Delayed Sleep-Phase Disorders Case Study

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Pages: 4

Sleep disorders commonly emerge in people who are not maintaining their regular activity, where it is crucial that the daytime scheduling of behaviour is consistent to prevent the potential for manifestation. Michael’s failure to maintain this increases his susceptibility, wherein the patient’s symptom of early onset insomnia can categorically be diagnosed as delayed sleep-phase disorder (DSPD), consecutively with other symptoms. Conversely, it is important to note that if pre-existing mental disorders exist, the diagnosis and therapy recommended may alter effectiveness due to the unidentified underlying causes.
Delayed sleep-phase disorder is a condition which causes considerable delay in circadian rhythms, resulting in difficulty falling asleep in the evening and difficulty arising in the morning. Accordingly, it is one in which “is characterized by a stable sleep schedule that is substantially later than the conventional or desired time”, wherein there is “extreme difficulty arising when they attempt to conform to a conventional work schedule or other social demands” (Sack et al., 2007). This condition affects in excess of 15% of adults and adolescents, according to the American Sleep Association (2018). Circadian rhythms are pivotal in explaining the nature of this psychological disorder, where their reliance is based on environmental cues known as zeitgebers to regulate the twenty-four-hour cycle of behaviour or physiological activity.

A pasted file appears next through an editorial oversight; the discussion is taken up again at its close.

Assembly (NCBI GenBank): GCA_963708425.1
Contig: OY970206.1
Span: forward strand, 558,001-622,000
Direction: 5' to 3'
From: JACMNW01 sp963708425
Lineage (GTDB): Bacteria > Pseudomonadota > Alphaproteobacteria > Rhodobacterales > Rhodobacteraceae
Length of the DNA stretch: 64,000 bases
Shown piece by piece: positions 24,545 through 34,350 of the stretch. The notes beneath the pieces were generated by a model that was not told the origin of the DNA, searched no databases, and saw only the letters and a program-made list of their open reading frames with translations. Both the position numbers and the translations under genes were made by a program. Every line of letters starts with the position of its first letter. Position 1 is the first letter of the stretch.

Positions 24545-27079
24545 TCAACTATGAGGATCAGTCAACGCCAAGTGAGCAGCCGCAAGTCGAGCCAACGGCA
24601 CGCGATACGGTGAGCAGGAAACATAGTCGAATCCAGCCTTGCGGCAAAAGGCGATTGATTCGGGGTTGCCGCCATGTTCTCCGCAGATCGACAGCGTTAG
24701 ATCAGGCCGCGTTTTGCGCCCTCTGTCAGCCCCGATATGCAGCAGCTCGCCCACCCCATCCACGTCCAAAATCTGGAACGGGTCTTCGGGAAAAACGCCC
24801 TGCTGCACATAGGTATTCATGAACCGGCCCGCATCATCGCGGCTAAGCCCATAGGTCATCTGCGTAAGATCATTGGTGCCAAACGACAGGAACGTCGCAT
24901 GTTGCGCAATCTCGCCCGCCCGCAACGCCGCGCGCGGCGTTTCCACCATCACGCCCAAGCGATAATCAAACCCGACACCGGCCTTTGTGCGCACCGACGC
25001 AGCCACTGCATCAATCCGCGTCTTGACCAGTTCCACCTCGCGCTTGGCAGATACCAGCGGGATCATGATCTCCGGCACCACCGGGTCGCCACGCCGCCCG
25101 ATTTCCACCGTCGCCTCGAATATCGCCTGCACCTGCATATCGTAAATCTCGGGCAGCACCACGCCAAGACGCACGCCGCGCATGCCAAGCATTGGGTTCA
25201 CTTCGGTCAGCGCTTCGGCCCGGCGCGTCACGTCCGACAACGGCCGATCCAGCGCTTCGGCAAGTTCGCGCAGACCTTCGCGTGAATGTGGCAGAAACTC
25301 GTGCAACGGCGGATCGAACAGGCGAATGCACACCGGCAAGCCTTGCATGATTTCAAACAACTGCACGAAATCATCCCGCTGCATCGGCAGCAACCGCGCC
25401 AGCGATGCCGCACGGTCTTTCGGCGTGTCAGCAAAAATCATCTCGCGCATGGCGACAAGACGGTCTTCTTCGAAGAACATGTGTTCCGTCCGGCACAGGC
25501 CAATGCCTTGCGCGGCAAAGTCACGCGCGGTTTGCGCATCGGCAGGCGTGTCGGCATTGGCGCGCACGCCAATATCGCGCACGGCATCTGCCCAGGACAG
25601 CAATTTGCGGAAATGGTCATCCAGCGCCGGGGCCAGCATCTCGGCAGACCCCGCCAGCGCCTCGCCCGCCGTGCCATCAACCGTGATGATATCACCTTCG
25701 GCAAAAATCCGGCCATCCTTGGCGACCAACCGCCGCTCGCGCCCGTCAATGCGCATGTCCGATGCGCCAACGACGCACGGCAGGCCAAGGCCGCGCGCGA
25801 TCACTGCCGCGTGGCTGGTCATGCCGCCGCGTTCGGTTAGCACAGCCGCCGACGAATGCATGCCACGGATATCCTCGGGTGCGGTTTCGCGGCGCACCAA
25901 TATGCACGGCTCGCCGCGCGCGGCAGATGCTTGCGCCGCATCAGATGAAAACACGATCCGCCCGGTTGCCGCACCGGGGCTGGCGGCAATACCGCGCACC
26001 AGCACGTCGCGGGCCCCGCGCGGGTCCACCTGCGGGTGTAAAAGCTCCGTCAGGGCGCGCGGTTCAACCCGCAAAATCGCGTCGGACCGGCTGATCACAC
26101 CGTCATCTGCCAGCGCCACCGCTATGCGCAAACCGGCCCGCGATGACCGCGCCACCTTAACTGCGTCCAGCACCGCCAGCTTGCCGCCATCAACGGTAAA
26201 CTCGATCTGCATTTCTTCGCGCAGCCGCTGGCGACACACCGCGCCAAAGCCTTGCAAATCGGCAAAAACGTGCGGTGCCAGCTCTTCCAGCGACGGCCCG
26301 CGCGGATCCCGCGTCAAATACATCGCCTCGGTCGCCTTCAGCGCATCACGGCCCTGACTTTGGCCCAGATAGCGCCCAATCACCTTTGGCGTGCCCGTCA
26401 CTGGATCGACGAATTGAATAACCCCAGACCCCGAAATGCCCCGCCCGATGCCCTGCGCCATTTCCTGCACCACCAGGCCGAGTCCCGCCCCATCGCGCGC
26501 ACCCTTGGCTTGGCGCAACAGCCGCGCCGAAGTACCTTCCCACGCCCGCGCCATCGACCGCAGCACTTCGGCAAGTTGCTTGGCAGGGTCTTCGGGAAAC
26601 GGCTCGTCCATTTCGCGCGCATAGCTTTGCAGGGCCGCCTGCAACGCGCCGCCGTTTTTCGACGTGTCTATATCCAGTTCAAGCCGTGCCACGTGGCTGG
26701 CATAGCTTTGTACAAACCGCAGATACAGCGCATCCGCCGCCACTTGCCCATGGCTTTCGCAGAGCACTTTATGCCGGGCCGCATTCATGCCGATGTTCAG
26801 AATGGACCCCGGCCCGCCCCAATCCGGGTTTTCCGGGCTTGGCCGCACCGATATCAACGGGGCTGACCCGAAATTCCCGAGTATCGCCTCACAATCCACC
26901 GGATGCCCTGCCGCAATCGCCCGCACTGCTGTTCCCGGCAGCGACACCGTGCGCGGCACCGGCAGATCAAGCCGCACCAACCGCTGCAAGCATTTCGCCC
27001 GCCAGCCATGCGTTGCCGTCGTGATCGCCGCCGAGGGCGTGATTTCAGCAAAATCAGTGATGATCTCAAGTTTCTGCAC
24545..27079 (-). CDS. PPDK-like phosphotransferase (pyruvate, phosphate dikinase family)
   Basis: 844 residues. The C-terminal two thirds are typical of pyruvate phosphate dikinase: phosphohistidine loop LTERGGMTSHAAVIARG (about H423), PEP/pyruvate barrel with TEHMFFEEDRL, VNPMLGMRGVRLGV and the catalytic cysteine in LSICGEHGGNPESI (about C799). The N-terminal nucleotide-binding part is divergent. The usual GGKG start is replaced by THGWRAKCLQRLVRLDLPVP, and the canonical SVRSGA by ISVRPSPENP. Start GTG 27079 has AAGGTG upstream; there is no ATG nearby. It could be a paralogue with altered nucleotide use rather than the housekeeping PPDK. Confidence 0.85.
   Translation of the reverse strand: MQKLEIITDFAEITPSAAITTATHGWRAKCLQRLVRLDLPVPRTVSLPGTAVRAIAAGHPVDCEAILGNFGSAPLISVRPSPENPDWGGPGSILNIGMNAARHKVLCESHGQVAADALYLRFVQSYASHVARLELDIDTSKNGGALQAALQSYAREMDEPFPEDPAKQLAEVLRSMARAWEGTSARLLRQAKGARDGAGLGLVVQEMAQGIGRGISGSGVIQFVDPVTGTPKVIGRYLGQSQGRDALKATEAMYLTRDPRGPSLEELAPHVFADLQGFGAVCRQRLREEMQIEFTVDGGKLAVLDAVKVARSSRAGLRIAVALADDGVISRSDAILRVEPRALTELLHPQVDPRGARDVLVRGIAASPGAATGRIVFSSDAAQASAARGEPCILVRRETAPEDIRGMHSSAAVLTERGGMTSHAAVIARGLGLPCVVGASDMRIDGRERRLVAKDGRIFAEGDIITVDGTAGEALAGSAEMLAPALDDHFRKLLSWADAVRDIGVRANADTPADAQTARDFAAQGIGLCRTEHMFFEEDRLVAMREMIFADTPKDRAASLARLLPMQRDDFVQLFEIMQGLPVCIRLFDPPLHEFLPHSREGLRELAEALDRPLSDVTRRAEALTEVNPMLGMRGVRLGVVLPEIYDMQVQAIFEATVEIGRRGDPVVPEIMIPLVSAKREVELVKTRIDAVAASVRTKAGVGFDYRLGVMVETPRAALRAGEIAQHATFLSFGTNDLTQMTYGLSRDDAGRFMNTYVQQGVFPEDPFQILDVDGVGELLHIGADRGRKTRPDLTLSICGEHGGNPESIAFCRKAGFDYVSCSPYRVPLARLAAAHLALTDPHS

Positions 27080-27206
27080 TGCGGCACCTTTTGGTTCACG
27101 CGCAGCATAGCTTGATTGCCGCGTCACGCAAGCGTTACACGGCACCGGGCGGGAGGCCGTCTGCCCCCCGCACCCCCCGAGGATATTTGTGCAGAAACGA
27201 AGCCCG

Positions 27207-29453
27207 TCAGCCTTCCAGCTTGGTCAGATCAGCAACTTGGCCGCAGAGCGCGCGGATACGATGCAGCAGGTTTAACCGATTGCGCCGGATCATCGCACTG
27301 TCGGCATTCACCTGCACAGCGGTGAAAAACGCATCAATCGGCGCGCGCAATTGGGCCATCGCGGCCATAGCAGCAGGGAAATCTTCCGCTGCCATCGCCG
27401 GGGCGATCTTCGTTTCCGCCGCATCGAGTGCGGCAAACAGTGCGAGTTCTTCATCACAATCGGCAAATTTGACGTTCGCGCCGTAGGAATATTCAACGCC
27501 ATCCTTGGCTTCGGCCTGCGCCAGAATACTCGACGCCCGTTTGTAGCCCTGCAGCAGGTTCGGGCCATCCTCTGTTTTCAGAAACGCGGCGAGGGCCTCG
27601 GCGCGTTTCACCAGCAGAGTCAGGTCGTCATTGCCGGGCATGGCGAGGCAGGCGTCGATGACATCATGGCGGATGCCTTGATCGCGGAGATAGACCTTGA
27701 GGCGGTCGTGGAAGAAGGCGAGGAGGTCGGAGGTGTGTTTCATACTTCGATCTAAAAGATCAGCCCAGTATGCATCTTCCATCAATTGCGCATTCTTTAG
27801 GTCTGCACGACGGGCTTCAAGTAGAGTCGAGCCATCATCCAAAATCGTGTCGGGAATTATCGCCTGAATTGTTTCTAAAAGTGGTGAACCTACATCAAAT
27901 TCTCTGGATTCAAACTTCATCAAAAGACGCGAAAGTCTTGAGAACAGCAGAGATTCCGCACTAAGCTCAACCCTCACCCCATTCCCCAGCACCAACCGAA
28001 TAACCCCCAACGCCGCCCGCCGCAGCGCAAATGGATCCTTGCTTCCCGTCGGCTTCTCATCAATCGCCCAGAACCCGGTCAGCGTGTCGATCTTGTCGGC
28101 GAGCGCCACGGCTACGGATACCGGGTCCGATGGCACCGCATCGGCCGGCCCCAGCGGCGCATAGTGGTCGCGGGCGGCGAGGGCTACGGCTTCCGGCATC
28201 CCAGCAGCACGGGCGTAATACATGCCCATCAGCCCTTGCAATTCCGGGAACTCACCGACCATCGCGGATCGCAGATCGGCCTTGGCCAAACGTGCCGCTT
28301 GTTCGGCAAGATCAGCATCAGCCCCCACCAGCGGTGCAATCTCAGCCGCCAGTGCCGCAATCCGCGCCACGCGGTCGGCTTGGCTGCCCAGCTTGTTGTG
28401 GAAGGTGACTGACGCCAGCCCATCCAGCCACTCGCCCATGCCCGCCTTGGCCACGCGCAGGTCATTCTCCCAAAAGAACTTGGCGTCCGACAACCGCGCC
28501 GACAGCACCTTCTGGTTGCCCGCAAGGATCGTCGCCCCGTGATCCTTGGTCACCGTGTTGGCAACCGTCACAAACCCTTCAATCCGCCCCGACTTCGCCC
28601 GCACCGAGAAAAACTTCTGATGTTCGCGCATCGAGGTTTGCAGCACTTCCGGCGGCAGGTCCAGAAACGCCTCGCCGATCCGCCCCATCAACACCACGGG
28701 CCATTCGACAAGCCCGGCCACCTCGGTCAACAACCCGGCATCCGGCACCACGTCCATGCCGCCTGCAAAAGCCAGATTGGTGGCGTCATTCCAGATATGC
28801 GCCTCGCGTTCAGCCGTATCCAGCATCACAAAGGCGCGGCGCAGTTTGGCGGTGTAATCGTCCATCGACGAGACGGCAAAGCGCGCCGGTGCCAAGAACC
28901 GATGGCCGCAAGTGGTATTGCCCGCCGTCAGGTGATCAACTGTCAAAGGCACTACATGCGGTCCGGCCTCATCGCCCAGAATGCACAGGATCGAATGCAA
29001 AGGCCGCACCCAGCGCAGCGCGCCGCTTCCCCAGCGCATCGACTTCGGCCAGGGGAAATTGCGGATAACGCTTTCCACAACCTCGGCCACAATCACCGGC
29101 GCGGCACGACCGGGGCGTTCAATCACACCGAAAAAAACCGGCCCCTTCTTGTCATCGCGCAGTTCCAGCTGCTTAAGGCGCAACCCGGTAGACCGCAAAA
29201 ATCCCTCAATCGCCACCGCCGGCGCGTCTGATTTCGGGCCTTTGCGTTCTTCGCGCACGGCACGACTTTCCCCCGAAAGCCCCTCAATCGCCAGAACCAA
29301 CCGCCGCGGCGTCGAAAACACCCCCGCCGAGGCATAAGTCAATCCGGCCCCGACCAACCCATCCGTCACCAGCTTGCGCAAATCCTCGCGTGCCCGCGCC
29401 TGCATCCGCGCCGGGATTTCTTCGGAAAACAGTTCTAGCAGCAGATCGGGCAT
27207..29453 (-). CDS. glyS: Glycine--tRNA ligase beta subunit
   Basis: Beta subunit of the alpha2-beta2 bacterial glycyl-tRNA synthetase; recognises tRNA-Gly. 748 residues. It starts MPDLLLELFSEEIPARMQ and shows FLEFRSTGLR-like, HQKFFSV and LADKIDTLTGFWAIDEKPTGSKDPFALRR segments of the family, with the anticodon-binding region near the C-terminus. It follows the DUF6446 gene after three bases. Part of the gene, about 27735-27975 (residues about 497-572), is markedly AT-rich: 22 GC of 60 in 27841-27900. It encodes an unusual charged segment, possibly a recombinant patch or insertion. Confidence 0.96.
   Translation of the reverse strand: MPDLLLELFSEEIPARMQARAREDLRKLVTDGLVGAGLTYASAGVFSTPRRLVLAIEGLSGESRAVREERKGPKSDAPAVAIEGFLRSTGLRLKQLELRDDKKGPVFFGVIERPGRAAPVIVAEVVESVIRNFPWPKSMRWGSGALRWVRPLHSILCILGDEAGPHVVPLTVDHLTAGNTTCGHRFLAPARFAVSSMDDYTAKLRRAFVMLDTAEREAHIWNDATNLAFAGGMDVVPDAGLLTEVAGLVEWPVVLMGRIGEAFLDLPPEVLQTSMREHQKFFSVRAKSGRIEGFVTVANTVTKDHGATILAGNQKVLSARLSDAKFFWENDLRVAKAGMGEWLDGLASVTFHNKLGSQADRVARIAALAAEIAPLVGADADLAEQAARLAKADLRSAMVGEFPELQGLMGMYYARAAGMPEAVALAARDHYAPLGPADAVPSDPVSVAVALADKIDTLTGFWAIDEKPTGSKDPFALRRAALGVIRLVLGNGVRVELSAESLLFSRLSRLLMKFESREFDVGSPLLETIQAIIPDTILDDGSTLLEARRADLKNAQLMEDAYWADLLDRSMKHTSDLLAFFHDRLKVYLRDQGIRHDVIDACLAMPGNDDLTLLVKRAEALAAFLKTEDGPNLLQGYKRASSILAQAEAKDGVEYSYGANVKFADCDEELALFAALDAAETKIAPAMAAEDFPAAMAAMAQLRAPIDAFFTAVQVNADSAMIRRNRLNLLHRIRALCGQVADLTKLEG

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To reduce the effect on the patient, the recommendation is that they regulate sleep hygiene to maintain their circadian rhythm. Nevertheless, diagnosis is manageable if through adequate behaviour modification, using the recommended treatment options, though constant monitoring of sleep is important to regulate the effectiveness of the phase